Sometime back it was suggested I write a post for my sister’s blog… so here it is.
Michelle often talks about the changes going on in the birthing world, especially in her part of the world, Upstate NY. When I hear her speak of such things, I think of the changes I have seen in my sister since she began Local Care Midwifery (LCM). I think that the changes that have occurred within her since beginning this home birth practice are significant, perhaps even blog-worthy.
My big sister is the first-born and she wears the stereotypical first child traits pretty well. I pulled a few terms off the internet: responsible and diligent, demanding, strict, overprotective, conscientious, organized, dependable, accommodating, persistent, hard driven and ruthless. “One common characteristic of many first borns is that they tend to be perfectionists.” Tend to be? Michelle has always been perfect! I would know. I came just one year behind her in school and remember one teacher actually verbalizing what I always sensed. This teacher actually asked “Why aren’t you as good as Michelle?” Wait, wait, I digress. This is not about me. This is about Michelle. She was all of that and more and yes, that was all pretty intimidating to follow, but it was pretty cool too.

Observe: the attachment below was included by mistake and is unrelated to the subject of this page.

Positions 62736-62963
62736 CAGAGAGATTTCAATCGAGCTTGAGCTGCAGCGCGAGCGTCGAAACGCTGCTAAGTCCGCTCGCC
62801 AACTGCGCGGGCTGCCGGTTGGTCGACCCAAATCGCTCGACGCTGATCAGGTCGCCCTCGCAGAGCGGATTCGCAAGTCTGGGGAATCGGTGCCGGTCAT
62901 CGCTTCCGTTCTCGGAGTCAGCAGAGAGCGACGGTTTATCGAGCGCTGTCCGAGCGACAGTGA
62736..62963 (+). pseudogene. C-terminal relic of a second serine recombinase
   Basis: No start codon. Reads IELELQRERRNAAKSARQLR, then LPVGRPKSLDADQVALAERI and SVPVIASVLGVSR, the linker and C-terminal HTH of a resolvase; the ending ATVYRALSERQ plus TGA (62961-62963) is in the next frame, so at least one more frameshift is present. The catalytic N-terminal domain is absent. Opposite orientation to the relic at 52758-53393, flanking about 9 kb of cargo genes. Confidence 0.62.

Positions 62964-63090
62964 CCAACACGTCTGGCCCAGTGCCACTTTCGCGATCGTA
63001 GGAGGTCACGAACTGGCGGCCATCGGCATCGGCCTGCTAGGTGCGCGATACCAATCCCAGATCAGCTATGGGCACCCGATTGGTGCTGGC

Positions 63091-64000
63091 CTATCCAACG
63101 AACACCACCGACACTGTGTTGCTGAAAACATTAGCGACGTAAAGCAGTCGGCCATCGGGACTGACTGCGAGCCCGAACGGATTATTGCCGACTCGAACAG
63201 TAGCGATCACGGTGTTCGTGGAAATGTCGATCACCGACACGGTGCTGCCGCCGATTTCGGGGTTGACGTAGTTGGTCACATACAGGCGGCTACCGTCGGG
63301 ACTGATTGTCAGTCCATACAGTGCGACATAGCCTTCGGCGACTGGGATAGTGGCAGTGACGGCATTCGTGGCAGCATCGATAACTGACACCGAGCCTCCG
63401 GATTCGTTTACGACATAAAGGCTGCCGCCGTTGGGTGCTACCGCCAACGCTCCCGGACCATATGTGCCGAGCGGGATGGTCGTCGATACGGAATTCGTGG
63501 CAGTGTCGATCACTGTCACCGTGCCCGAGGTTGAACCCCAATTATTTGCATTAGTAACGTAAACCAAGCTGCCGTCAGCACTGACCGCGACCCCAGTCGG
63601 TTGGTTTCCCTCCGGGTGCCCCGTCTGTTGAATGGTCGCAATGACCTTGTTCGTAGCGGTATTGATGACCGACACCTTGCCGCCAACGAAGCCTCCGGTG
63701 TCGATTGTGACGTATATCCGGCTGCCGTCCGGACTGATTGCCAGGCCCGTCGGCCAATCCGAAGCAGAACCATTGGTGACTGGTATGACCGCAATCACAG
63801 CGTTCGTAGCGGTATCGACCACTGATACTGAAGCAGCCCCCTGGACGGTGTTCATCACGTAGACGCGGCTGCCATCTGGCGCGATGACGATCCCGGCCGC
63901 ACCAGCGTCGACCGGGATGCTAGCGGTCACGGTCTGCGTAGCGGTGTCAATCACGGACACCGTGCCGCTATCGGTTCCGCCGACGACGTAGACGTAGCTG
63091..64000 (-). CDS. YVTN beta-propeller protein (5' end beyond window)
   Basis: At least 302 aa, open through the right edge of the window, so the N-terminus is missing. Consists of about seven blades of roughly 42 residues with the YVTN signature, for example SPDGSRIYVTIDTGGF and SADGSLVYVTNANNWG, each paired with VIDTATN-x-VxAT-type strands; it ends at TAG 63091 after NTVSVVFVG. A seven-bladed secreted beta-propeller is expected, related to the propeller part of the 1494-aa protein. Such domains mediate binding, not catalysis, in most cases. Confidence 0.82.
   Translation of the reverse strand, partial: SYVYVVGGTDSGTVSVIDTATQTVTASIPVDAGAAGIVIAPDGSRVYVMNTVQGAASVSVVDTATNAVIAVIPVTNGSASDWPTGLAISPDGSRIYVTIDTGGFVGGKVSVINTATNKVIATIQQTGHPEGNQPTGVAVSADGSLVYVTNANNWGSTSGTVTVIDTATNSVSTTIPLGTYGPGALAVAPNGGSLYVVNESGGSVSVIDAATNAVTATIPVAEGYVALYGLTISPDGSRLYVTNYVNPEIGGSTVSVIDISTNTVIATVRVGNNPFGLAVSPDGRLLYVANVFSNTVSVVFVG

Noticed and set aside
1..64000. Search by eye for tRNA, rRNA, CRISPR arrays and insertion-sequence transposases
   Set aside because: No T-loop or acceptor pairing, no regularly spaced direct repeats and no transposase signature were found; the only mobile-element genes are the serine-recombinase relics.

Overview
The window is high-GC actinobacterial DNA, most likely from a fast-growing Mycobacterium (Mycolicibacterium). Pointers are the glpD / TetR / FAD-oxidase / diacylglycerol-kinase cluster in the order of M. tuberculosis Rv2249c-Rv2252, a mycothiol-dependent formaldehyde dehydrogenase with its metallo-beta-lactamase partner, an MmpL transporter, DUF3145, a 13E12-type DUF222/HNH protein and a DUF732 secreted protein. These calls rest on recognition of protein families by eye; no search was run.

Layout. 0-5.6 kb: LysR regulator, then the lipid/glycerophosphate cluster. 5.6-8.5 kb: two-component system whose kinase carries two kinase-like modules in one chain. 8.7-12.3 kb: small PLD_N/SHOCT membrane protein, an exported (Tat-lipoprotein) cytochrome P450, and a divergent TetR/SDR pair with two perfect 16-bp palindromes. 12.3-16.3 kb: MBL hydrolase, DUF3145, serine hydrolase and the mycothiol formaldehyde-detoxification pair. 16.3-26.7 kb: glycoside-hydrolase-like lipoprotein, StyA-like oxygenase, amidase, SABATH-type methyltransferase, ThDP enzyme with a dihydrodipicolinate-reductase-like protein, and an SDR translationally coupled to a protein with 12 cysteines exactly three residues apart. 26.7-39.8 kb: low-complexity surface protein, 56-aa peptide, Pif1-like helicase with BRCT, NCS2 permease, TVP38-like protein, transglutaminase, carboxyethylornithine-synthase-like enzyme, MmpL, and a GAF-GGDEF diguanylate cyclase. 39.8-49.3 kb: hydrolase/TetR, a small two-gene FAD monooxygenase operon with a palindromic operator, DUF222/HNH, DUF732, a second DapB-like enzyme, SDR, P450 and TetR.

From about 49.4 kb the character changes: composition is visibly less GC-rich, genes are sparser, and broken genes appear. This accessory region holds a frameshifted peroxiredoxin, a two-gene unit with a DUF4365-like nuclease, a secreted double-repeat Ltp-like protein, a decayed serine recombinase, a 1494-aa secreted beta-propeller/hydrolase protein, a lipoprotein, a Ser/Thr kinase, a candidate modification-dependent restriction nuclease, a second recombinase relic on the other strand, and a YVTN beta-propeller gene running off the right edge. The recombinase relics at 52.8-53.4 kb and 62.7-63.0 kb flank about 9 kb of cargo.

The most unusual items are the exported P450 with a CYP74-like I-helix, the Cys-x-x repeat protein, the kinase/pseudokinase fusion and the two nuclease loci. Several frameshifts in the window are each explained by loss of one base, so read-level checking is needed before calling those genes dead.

Since beginning LCM, there are subtle changes in Michelle that translate to huge differences. Pinpointing any one thing is difficult. There are many things, but they all boil down to a change in attitude.
When I say attitude I am thinking of a ballet dancer’s attitude. She is more conscious of her position in everything she does. Her form is softer while simultaneously stronger and more assured. I heard her talking once, comparing working as a midwife in a hospital to being midwife in a home birth setting. She said it begins with recognizing she is a guest in the home, a guest who has a specific charge. That is it! That attitude of “being a guest” and understanding the authority given to function in that space has infiltrated every aspect of her life. Michelle is a very gracious guest.
She is more conscious of being a guest in every space she enters while at the same time recognizing that she has a purpose or charge in that same space. There are no completely “off” moments as a home birth midwife. She is always on call. Always at the ready to apply the knowledge and skills she has been given and honed to perfection at a moment’s notice. The “always” requires she must take care of herself in a deeper way. She learned to breathe and stretch and hold and be very, very conscious of her position (or attitude) at all times and all places. Since she is never off, this attitude organically flows to every aspect of her life. I see an entire network of people and organizations benefitting from this change. Her clients, professional organizations, friends, neighbors, the Y, her church, the shops and restaurants she visits, even the internet are all better for her being a part of then even for a moment. And so am I.